are no claims or arguments here to invoke (d)(1)(B) or (d)(1)(C), and, as to (d)(1)(D), that
subdivision does not aid Mr. Robinson here because the factual predicate of Mr. Robinson’s
ineffective assistance of trial counsel claim was evident after the Arkansas Court of Appeals
issued its opinion on October 7, 2009, ruling that Mr. Robinson’s trial counsel did not preserve
the double jeopardy objection. Mr. Robinson’s habeas petition is time-barred.
Further, to the extent that Mr. Robinson may be arguing that Martinez should be applied
to provide for equitable tolling of the statute of limitations, the Court disagrees. See, e.g., Arthur
v. Thomas, 739 F.3d 611, 631 (11th Cir. 2014) (holding that “the reasoning of the Martinez rule
does not apply to AEDPA’s limitations period in § 2254 cases or any potential tolling of that
period”); see also Pace v. DiGuglielmo, 544 U.S. 408, 418 (2005) (“Generally, a litigant seeking
equitable tolling bears the burden of establishing two elements: (1) that he has been pursuing his
rights diligently, and (2) that some extraordinary circumstance stood in his way.”). The Court
also notes that, although the limitations period is tolled while a properly filed application for
State post-conviction relief or other collateral review is pending, 28 U.S.C. § 2244(d)(2), Mr.
Robinson never filed to request further relief before the one-year limitation period expired on
October 27, 2010, until he filed his petition with the Arkansas Supreme Court in July 2012. For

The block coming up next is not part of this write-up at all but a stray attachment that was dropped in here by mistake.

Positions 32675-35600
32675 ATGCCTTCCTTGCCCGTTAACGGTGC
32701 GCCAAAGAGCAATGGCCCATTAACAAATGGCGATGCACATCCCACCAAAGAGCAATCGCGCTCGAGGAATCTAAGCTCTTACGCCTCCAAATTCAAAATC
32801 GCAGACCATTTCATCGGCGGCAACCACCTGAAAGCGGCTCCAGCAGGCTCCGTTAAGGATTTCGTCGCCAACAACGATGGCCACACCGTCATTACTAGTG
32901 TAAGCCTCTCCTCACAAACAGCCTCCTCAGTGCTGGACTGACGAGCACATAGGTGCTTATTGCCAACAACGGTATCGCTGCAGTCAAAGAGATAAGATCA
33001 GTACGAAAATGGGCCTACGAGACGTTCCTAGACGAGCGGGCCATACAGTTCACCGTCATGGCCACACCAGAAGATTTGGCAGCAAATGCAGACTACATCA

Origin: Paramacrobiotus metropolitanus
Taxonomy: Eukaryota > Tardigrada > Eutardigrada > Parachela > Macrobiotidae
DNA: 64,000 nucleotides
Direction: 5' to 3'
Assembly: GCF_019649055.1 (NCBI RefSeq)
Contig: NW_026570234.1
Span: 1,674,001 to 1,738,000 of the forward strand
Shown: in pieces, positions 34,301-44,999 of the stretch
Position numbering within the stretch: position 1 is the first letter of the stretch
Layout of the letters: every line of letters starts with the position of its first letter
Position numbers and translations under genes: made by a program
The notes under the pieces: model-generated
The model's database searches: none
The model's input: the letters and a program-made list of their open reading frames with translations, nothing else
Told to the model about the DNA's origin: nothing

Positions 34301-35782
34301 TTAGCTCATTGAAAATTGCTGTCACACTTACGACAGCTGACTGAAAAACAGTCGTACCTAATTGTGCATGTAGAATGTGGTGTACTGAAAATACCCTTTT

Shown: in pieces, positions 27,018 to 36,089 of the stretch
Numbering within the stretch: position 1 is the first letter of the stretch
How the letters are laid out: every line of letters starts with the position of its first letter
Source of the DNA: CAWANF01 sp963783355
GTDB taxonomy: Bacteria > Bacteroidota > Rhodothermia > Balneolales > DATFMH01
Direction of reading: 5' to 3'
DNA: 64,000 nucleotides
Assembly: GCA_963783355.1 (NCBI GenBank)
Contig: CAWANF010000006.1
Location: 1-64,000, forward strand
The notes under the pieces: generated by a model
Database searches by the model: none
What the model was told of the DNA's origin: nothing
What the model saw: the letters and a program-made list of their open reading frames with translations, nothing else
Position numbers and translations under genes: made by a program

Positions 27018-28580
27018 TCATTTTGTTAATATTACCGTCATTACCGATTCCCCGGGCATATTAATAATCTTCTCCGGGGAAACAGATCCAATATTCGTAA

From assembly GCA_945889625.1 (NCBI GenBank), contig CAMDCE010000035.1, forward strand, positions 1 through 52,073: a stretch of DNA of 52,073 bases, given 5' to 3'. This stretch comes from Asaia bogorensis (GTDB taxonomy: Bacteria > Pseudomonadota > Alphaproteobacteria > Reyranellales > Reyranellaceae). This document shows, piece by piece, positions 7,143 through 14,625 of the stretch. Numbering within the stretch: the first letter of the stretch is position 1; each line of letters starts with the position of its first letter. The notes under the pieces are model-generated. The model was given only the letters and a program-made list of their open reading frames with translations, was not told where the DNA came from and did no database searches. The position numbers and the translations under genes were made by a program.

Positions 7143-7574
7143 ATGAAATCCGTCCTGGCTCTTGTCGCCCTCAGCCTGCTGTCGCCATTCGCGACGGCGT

these reasons, the Court determines that neither equitable tolling nor tolling apply.
Because the Court concludes that Mr. Robinson’s petition is time-barred, the Court finds
it unnecessary to reach the issue of procedural default. The Court declines to adopt the Proposed
Findings and Recommendations as to that issue. Mr. Robinson argues that the enhancement to
his sentence violated the Double Jeopardy Clause of the Fifth Amendment to the United States
Constitution. “The applicable rule is that, where the same act or transaction constitutes a
violation of two distinct statutory provisions, the test to be applied to determine whether there are
two offenses or only one, is whether each provision requires proof of a fact which the other does
not.” Blockburger v. United States, 284 U.S. 299, 304 (1932). However, the Supreme Court has
explained that the Blockburger test is a rule of statutory construction and does not apply where
there is clearly expressed legislative intent to authorize cumulative punishments. See Missouri v.